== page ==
I am always thinking of stuff to pass on here but now that you put up the open thread my mind is blank.
Oh yeah, Linda called Liheap but the director was out. We’ll try again tomorrow. My thinking on it is that we’ll need to begin a campaign to get congress to either restore money to liheap nationally or to give the reservations specifically some help.
Congresswoman Herseth/Sandlin got voted out but is still interested in making a run for the senate later. Her office will be a target as will senators Johnson and Thune. Johnson openly says he owes his last election to the ndn vote. Thune is probably a lost cause since he’s running for prez as a near-teabagger.
Has anyone confirmed the 47% cut?
btw, I’ve left Flandreau and moved to Sioux Falls because the commute was too damn far and my car too rez to make it every day.
The argus leader has begun an eight day series about growing up on the South Dakota rez. So far, (day 3) it seems pretty good though not too comprehensive. I recomend it for those who are curious about rez life. Here’s a link…
A new reader left a comment in my diary Saturday and I promised to raise the question he asked here. If you have any helpful links for this person, please list them either here or as a reply to the comment in my diary. Thanks!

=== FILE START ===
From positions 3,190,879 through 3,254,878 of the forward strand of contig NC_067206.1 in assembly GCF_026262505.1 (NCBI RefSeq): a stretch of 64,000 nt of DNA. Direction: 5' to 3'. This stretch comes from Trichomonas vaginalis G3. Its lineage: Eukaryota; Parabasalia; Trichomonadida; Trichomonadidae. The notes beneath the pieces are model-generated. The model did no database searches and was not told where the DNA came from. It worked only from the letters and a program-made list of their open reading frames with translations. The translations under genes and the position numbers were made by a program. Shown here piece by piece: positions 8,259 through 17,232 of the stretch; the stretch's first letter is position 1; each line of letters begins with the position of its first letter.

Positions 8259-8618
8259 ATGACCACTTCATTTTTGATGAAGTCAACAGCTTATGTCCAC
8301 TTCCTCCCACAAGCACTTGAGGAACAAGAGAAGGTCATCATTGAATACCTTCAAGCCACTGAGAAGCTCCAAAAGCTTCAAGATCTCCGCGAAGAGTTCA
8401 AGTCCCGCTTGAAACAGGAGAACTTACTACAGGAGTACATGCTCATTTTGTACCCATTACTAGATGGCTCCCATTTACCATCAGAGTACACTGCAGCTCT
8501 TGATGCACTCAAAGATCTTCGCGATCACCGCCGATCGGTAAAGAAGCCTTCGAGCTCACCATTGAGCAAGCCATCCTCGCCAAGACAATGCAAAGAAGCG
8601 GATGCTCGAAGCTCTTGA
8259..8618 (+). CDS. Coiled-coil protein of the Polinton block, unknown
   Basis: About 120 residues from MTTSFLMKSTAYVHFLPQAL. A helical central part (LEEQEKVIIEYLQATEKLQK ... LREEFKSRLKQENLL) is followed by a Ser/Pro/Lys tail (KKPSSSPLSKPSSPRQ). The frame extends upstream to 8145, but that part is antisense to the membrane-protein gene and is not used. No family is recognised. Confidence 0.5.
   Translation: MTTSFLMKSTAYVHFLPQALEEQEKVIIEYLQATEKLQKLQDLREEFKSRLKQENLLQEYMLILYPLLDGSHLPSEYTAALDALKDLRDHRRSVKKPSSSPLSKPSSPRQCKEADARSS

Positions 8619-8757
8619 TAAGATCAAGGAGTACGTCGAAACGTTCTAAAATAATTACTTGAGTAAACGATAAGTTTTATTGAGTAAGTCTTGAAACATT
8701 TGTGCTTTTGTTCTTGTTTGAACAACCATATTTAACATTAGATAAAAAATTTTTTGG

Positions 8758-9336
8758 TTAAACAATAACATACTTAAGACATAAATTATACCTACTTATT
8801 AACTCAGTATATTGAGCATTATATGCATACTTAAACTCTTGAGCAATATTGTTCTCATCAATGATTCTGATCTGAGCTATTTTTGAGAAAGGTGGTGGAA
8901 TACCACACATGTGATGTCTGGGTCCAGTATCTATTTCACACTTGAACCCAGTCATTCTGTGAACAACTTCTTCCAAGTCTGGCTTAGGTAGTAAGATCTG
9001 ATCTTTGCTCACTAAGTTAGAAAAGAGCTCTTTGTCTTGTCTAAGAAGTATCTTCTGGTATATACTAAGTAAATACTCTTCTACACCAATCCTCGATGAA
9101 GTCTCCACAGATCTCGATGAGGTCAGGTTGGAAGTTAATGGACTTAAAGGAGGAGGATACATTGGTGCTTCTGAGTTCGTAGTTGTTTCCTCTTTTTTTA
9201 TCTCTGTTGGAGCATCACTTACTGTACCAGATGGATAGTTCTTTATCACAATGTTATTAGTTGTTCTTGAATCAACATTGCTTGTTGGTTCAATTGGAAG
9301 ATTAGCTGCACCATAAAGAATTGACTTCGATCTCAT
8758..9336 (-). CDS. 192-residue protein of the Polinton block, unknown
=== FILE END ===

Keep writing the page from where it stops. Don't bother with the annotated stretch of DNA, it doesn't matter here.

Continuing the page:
Doing it right (4.00 / 1) [delete comment]
IP Address: 126.96.36.199
Hey, new poster here. I’m interested in menswear for the general public in north and south America that references Native American and Mexican aesthetics, uses traditional materials, workmanship, and provides employment for artisans and designers on both sides of the border. I agree the above is tacky bullshit, but is there a way to interpret Native designs and aesthetics for the general public that is not appropriation? Can someone give me references for designers Native and non-Native that are working with Native themes for modern street wear (other than t-shirts)?
My motivation is, living in Mexico much of the time, I see that the young Mexicans don’t want to dress like their grandparents, so older artisans aren’t passing down their knowledge. Younger Latino/Native folks are so often on the move from pueblo to city, and from south to north and back, they need clothes that work equally on the city street, in the pueblo, in an office, or on the farm. With updated street-wise designs, the new generation can be enticed into learning the old techniques and materials, and the older generation can pass on their knowledge. Everyone can make some money selling clothes. So hopefully, this would also stimulate traditional/sacred textile work. If you’re getting paid to do sportswear for export, you have cash to buy supplies to make serious garments for the local saints and festivals.
by: corinroyal @ Sat Nov 06, 2010 at 20:18:38 PM PDT